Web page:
98. We obtain the velocity by integration of the acceleration: 00(6.1 1.2 ')'tvvtdt−=−³.Lengths are in meters and times are in seconds. The student is encouraged to look at the discussion in the textbook in §2-7 to better understand the manipulations here. (a) The result of the above calculation is 20= + 6.10.6 ,tt−where the problem states that v0= 2.7 m/s. The maximum of this function is found by knowing when its derivative (the acceleration) is zero (a= 0 when t= 6.1/1.2 = 5.1 s) and plugging that value of tinto the velocity equation above. Thus, we find 18 m/sv=.(b) We integrate again to find xas a function of t:223000(6.10.6)3.050.2ttxxvdtvttdtvttt′′′′=+−=+−³³.With x0= 7.3 m, we obtain x= 83 m for t= 6. This is the correct answer, but one has the right to worry that it might not be; after all, the problem asks for the total distance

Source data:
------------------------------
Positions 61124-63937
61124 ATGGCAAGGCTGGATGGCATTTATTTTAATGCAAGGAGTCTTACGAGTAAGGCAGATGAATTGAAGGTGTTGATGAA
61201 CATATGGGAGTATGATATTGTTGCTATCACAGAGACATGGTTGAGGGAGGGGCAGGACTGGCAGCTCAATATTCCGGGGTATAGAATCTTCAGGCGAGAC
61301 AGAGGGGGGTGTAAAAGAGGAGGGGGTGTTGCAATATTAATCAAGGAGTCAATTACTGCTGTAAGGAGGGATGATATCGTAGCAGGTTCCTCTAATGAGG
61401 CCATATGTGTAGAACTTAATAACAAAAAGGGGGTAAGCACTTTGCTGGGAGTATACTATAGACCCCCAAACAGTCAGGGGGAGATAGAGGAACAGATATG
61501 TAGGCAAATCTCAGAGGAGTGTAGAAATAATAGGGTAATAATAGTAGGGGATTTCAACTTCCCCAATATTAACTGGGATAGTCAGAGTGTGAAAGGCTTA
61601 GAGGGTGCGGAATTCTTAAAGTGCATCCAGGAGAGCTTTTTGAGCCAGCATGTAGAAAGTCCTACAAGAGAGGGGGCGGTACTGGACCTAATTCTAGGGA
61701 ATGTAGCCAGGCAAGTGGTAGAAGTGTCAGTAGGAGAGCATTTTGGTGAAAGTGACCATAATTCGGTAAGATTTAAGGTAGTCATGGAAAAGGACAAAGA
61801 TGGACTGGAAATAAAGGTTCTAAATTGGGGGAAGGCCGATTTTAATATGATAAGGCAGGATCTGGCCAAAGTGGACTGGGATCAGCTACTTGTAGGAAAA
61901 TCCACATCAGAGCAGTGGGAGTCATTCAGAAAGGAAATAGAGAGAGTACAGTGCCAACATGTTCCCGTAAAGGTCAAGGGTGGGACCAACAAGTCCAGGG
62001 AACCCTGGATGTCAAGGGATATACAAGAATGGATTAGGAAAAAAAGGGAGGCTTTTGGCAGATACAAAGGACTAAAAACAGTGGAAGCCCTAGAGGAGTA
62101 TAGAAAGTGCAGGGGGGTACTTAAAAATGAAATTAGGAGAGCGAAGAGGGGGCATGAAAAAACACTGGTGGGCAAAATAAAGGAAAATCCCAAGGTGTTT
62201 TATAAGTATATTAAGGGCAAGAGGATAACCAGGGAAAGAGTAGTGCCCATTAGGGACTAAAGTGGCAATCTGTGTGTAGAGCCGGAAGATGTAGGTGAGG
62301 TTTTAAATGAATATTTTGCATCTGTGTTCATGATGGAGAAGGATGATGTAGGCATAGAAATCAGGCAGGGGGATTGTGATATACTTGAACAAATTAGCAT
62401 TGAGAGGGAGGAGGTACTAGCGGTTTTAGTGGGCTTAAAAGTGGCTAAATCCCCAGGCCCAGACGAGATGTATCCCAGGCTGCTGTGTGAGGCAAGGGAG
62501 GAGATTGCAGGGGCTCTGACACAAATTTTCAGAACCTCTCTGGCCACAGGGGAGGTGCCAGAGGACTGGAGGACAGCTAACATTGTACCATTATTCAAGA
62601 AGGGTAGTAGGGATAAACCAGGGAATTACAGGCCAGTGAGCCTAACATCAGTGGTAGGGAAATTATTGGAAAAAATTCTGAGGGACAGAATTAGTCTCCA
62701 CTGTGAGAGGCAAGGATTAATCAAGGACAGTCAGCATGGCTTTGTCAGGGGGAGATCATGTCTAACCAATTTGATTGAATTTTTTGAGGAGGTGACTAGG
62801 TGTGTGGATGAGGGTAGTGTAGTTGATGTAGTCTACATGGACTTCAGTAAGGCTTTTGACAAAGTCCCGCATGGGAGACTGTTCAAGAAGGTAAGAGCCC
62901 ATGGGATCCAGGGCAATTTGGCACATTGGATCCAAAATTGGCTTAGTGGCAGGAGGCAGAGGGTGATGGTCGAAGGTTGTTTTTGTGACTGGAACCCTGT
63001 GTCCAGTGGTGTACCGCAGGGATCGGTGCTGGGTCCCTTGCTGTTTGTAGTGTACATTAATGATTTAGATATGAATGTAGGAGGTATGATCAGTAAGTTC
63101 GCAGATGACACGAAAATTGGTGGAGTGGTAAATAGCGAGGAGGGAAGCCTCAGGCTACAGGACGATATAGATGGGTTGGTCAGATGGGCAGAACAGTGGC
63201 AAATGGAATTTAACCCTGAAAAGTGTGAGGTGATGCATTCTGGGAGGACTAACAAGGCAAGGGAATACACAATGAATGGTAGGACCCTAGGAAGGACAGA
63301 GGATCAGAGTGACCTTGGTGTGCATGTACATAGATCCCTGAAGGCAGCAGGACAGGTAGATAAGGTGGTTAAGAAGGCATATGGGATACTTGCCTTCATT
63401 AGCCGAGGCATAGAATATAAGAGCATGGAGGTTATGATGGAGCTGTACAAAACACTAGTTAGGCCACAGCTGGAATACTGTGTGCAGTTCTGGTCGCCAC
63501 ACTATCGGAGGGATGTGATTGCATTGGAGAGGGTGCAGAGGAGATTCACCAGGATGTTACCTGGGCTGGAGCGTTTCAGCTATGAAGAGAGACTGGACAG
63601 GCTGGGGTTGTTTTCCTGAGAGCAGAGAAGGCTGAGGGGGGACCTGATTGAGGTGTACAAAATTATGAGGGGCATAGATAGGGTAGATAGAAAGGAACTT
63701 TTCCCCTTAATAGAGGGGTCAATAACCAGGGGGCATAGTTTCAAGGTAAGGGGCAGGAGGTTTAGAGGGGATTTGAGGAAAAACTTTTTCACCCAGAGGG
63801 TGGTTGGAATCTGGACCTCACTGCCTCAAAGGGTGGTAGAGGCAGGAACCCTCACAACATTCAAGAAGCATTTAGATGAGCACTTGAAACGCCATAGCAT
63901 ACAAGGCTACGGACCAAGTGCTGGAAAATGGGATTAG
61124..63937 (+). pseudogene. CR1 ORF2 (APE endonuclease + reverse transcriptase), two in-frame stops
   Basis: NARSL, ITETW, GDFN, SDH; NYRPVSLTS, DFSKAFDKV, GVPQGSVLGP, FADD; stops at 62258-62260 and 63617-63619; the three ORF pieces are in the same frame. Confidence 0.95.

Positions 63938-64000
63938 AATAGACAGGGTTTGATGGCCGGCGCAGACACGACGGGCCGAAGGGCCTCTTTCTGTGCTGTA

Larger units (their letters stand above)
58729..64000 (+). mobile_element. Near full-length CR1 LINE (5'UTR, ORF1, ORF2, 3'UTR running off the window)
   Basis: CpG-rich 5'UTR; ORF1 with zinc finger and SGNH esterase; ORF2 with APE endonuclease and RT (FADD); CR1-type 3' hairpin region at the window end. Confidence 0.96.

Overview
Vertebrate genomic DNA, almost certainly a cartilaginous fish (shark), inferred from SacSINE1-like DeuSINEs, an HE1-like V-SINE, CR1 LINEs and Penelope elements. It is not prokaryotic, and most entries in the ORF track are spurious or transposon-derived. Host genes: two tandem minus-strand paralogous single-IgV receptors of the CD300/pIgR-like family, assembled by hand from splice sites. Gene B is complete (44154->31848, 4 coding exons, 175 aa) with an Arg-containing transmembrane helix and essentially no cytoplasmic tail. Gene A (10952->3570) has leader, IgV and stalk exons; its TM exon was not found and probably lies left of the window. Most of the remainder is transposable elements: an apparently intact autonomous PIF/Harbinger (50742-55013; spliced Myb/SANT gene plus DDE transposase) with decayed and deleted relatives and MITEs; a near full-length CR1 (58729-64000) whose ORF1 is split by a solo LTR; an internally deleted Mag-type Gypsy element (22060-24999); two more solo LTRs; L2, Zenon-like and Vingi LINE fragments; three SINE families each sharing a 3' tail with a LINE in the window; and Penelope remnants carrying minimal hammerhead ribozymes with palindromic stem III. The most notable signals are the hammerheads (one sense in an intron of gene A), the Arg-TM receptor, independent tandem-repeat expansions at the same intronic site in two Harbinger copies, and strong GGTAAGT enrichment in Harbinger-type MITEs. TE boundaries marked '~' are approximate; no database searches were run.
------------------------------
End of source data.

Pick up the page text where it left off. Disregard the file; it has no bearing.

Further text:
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This note was uploaded on 09/03/2009 for the course PHYS 1200 taught by Professor Stoler during the Spring '06 term at Rensselaer Polytechnic Institute.